By Erika Lynne Silver, Ph.D.
From the first time that Chad Michael Hall saw renowned Israeli choreographer Idan Cohen’s work, he knew he wanted to choreograph something with Cohen. Hall, who is Associate Professor of Dance at the University of California Irvine (UCI), explained “I love the dance coming from Israel. It has a lot of heart and a lot of immediacy.”
Hall first experienced Cohen’s artistry in 2012 through a new partnership launched by the Rose Project of Jewish Federation & Family Services (JFFS) and the UCI Dance Department, working with the Israel Institute and the Schusterman Foundation’s Visiting Israeli Artists program. Cohen and soloist Noa Shiloh later returned to UCI for an eight-week residency in 2013 through the same collaboration.
“For seven years leading up to this partnership, the JFFS Rose Project had been cultivating academic and cultural exchanges between UCI and Israel,” shared Lisa Armony, Director of the Rose Project. “This was part of our work to create a more civil campus climate with regard to Israel, as well as to provide robust Israel education and experiences for UCI students, faculty, and administrators.”
Inspired by the opportunity to combine all the things he loves—Israel, adventure, and dance—Hall called Cohen in 2015 and the two discussed opportunities to collaborate. Cohen invited Hall to create a new work for his company, and Hall invited Cohen’s company to come to UCI and work together. By bringing JFFS into the mix, Hall noted that “we both were able to fulfill our dream of putting on a show.”
The collaboration that JFFS enabled between UCI Dance and Israel was so successful that it motivated Hall to create an exchange program he could share with his students at UCI. “When I pitched the idea to Lisa Armony and Kathleen Mellon (Senior Director of Community Partnerships at JFFS), they were eager to support the project in any way they could,” Hall said. “That’s how ‘International Exchange: Project Israel’ (aka Summer Dance Jerusalem) came about.”
The program brought together Israeli dance artists and institutions with UCI student dancers and the Orange County community in 2018 for shared teaching and creative opportunities both in the U.S. and in Israel. In May 2018, UCI hosted Israeli choreographer Nitzan Lederman as artist-in-residence for two weeks*, during which time she taught contemporary dance technique. At the end of Lederman’s residency, the cast performed her work-in-progress.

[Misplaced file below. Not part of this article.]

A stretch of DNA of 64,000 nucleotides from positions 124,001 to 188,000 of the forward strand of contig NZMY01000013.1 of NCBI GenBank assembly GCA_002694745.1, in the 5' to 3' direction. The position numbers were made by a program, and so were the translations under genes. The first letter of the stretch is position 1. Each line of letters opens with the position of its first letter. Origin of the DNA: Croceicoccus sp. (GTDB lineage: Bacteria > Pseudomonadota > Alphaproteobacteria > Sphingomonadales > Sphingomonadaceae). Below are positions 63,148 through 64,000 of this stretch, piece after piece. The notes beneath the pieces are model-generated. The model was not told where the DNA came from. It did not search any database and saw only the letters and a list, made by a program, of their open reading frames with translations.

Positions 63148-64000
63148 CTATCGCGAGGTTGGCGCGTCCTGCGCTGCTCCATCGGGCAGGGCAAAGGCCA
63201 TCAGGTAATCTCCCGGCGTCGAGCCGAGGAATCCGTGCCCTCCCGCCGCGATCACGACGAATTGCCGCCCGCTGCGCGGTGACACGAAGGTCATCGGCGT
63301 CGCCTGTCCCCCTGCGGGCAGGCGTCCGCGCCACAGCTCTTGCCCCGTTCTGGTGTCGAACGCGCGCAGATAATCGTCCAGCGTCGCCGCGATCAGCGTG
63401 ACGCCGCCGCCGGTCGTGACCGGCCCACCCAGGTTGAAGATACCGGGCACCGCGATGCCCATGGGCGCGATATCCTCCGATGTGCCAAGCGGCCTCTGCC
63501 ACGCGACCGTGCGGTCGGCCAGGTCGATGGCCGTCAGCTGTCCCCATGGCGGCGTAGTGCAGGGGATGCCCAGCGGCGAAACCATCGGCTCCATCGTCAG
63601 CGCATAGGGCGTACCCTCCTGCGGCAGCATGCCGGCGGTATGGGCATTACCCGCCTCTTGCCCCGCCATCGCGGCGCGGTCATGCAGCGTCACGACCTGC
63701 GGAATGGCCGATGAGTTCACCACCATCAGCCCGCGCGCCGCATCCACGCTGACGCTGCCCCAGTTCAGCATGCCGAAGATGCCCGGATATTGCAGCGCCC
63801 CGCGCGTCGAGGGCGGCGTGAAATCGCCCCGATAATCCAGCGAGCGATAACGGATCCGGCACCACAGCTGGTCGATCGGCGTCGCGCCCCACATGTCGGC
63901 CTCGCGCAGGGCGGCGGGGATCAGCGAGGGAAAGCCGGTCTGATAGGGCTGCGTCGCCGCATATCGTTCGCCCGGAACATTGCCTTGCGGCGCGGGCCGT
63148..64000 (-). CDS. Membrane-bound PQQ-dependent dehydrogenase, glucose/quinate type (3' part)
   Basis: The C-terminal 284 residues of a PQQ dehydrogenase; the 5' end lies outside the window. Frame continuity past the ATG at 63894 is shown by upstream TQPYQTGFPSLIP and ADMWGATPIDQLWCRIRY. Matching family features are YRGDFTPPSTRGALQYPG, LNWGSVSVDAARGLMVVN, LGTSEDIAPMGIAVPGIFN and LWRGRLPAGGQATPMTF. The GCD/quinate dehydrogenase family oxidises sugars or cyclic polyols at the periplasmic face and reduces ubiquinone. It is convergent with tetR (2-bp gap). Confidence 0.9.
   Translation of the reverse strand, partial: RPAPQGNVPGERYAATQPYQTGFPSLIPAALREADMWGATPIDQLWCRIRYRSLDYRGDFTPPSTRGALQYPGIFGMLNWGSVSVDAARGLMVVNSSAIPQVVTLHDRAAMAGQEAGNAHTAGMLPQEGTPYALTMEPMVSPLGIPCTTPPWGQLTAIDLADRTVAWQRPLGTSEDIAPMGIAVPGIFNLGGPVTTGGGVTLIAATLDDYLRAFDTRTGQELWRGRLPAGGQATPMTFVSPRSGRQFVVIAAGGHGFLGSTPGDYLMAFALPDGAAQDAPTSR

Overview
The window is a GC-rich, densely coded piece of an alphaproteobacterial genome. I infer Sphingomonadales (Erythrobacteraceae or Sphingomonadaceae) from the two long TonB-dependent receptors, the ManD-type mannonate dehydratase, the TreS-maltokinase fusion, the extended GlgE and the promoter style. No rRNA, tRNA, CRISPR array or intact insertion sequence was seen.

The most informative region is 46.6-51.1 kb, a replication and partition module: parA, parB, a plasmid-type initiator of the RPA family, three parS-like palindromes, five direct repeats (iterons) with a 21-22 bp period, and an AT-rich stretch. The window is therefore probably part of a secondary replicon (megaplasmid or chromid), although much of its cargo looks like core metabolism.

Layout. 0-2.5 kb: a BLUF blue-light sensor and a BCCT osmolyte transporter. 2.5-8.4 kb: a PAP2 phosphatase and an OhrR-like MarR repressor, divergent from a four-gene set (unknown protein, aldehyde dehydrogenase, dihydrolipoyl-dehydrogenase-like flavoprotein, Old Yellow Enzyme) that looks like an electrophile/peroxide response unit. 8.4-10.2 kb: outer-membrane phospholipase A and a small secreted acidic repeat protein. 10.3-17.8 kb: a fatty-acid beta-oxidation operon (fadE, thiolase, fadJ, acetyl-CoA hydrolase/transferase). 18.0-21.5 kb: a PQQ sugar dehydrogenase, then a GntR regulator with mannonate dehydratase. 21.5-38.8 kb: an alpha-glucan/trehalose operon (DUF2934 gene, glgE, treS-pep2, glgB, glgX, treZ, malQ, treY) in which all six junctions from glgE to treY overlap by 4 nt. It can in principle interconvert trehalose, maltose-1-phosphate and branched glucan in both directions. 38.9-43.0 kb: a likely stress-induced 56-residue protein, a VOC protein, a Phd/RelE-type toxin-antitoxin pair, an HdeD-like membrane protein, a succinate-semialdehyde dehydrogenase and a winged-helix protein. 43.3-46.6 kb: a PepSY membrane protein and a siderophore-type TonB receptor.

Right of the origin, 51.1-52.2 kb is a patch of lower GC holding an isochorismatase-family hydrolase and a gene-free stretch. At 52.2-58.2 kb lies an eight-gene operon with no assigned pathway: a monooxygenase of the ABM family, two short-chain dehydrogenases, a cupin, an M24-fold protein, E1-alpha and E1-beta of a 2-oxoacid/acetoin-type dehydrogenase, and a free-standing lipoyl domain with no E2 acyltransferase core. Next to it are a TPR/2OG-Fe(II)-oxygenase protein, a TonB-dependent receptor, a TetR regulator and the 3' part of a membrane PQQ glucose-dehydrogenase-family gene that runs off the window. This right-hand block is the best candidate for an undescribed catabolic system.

Then, in the summer of 2018, the Summer Dance Jerusalem group traveled to Israel with Professors Chad Michael Hall and Kelli Sharp for three weeks of intensive dance study and immersion in Israeli culture.** In Jerusalem, the students worked with Israeli choreographers Noa Wertheim, Amir Kolben, and Nitzan Lederman, then visited Vertigo Dance Company’s Ecological Arts Village to take classes and workshops. They ended the experience in Tel Aviv, taking workshops with the Batsheva Dance Company. The program culminated in a performance of all of the works-in-progress at a public showcase, hosting guests from the Israeli arts community.
“Summer Dance Jerusalem was a truly remarkable experience!” said Jacob Boarnet, a third year UC Irvine dance student who participated in Summer Dance Jerusalem, “Not only did we learn about Israeli dance style, but we learned it in Israel.”
Lexie DeMark, another student participant, felt that “dancing for seven hours a day and REALLY understanding what life as a dancer is like in Israel was absolutely great!”
“It was something really special,” Boarnet continued, “to get to work with these amazing companies with our small cohort. That kind of intimate experience can’t be duplicated. We are all so fortunate to have been a part of Summer Dance Jerusalem.”
On April 7 of this year, a follow-up performance took place at UCI featuring works the students performed in Tel Aviv. JFFS and UCI are currently discussing a future collaboration around dance in Israel.
- Underwritten by the Rose Project of Jewish Federation & Family Services (JFFS) **Made possible by major funding from the Leon Ninburg Israel Legacy Fund through JFFS and support from Blossom Siegel, the Samueli Foundation, and an anonymous donor